Was working with teachers today in a school during which time we were looking at lesson planning using the 5 minute lesson plan from @teachertoolkit. During the session I used my usual prompt for ideas as shown below:
Now a couple of teachers raised some issues with regards student behaviour and suggested that they had already exhausted their 26 available letters. My response to this was to suggest that as a group of teachers, together we may be able to share ideas. If each of us has 26 ideas, corresponding to the 26 letters in the alphabet, then there must be a high likelihood that as a group we will be able to collectively generate more than the 26 ideas which we can generate individually. It was at this point I realised that “if plan A doesn’t work” quote is only the first part of the process. The second part is if Plan A to Z fail, widen your pool of ideas. So at this point we seek the advice of our immediate colleagues for more ideas. I would suggest that this group of teachers would increase the available number of ideas however on reflection I would suggest that the increase would not be significant. All teachers in the group are most likely working in the same school and as such will have a shared perception of the issue at hand. As such they are likely to have approached the problem in similar manners meaning that the ideas generated will generally show high levels of similarity with only a small number of new ideas being generated by enlarging from an individual teacher to a group of teachers within the same school. Enlarging the group further to encompass local schools or teachers still within easy communication, or geographical distance would result in still further ideas however again if teachers are within the same national educational context, curriculum context, etc, there are likely to be shared perceptions which again will limit the ideas which will become apparent.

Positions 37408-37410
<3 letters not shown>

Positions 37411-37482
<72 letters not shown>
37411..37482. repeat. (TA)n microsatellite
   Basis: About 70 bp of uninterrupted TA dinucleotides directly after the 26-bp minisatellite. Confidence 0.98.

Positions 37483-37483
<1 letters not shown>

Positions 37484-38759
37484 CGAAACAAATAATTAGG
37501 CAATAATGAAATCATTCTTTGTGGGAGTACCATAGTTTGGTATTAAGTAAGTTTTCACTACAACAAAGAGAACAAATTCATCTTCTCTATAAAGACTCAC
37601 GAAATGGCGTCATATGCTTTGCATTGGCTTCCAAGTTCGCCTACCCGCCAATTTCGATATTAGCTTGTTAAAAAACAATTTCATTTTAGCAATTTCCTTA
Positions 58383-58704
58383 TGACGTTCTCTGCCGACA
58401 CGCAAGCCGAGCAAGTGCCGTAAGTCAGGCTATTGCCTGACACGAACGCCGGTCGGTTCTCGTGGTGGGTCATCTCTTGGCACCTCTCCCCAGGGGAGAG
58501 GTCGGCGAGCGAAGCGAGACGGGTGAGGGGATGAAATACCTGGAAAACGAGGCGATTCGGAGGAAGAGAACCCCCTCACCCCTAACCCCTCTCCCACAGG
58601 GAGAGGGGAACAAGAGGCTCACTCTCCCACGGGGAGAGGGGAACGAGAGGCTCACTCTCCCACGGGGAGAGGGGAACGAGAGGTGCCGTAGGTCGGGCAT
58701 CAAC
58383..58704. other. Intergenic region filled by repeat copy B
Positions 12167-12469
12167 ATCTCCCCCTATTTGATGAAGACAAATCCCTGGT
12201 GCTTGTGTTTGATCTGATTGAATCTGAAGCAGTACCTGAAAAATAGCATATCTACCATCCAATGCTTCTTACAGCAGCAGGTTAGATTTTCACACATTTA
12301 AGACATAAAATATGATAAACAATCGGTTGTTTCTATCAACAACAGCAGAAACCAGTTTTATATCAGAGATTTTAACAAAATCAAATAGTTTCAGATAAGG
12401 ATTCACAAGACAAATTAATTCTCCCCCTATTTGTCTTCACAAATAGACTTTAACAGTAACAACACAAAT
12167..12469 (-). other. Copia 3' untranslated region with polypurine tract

Enter twitter. Twitter allows teachers to contact and seek ideas from teachers across the world from totally different contexts. This means that there is a higher likelihood of original ideas which may not have been considered among the groups previously discussed. We have effectively widened our pool of ideas about as far as we can do. Now this advantage does not come without some disadvantages, namely those with polarised beliefs as to the “truth” and “fact”. Where people come from totally different contexts it is possible that one teachers “fact” may be another teachers “fiction”. Some tweeps are a little too forceful with their expressions as to their “fact”. This disadvantage, however, should be minimal as teachers are after all professionals and therefore should be able to have professional disagreements plus should be able to appreciate differing viewpoints and contexts which may exist.
Overall, twitter is not just about opening us up to more people and therefore more ideas, but about opening us up to ideas from totally different contexts. It opens us up to ideas we may not have been able to arrive at ourselves given the paradigm within which we operate. Access to these ideas may also in turn spark new ideas in us born out of the paradigm shift which may result from seeing a problem through a totally different viewpoint.